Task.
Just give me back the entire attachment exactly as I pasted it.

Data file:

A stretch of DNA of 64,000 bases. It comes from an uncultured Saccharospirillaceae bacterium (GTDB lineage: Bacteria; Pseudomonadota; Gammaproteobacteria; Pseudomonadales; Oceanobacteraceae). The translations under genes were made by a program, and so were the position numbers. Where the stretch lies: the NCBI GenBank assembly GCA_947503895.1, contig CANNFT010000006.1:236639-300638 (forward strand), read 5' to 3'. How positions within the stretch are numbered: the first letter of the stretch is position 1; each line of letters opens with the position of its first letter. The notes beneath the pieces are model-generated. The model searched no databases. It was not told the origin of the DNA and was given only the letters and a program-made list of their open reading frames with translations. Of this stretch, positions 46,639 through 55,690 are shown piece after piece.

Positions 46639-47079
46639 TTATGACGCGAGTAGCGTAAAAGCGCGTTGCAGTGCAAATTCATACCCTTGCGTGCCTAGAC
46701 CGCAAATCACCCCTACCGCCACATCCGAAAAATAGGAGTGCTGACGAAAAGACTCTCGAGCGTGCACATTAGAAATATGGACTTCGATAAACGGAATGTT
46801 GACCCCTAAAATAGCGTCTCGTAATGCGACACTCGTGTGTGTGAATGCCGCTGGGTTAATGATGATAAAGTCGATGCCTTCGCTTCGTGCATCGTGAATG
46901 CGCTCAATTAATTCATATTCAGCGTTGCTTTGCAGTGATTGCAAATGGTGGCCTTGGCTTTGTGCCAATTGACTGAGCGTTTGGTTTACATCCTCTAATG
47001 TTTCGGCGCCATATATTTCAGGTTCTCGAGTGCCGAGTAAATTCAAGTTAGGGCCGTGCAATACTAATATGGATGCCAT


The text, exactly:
A stretch of DNA of 64,000 bases. It comes from an uncultured Saccharospirillaceae bacterium (GTDB lineage: Bacteria; Pseudomonadota; Gammaproteobacteria; Pseudomonadales; Oceanobacteraceae). The translations under genes were made by a program, and so were the position numbers. Where the stretch lies: the NCBI GenBank assembly GCA_947503895.1, contig CANNFT010000006.1:236639-300638 (forward strand), read 5' to 3'. How positions within the stretch are numbered: the first letter of the stretch is position 1; each line of letters opens with the position of its first letter. The notes beneath the pieces are model-generated. The model searched no databases. It was not told the origin of the DNA and was given only the letters and a program-made list of their open reading frames with translations. Of this stretch, positions 46,639 through 55,690 are shown piece after piece.

Positions 46639-47079
46639 TTATGACGCGAGTAGCGTAAAAGCGCGTTGCAGTGCAAATTCATACCCTTGCGTGCCTAGAC
46701 CGCAAATCACCCCTACCGCCACATCCGAAAAATAGGAGTGCTGACGAAAAGACTCTCGAGCGTGCACATTAGAAATATGGACTTCGATAAACGGAATGTT
46801 GACCCCTAAAATAGCGTCTCGTAATGCGACACTCGTGTGTGTGAATGCCGCTGGGTTAATGATGATAAAGTCGATGCCTTCGCTTCGTGCATCGTGAATG
46901 CGCTCAATTAATTCATATTCAGCGTTGCTTTGCAGTGATTGCAAATGGTGGCCTTGGCTTTGTGCCAATTGACTGAGCGTTTGGTTTACATCCTCTAATG
47001 TTTCGGCGCCATATATTTCAGGTTCTCGAGTGCCGAGTAAATTCAAGTTAGGGCCGTGCAATACTAATATGGATGCCAT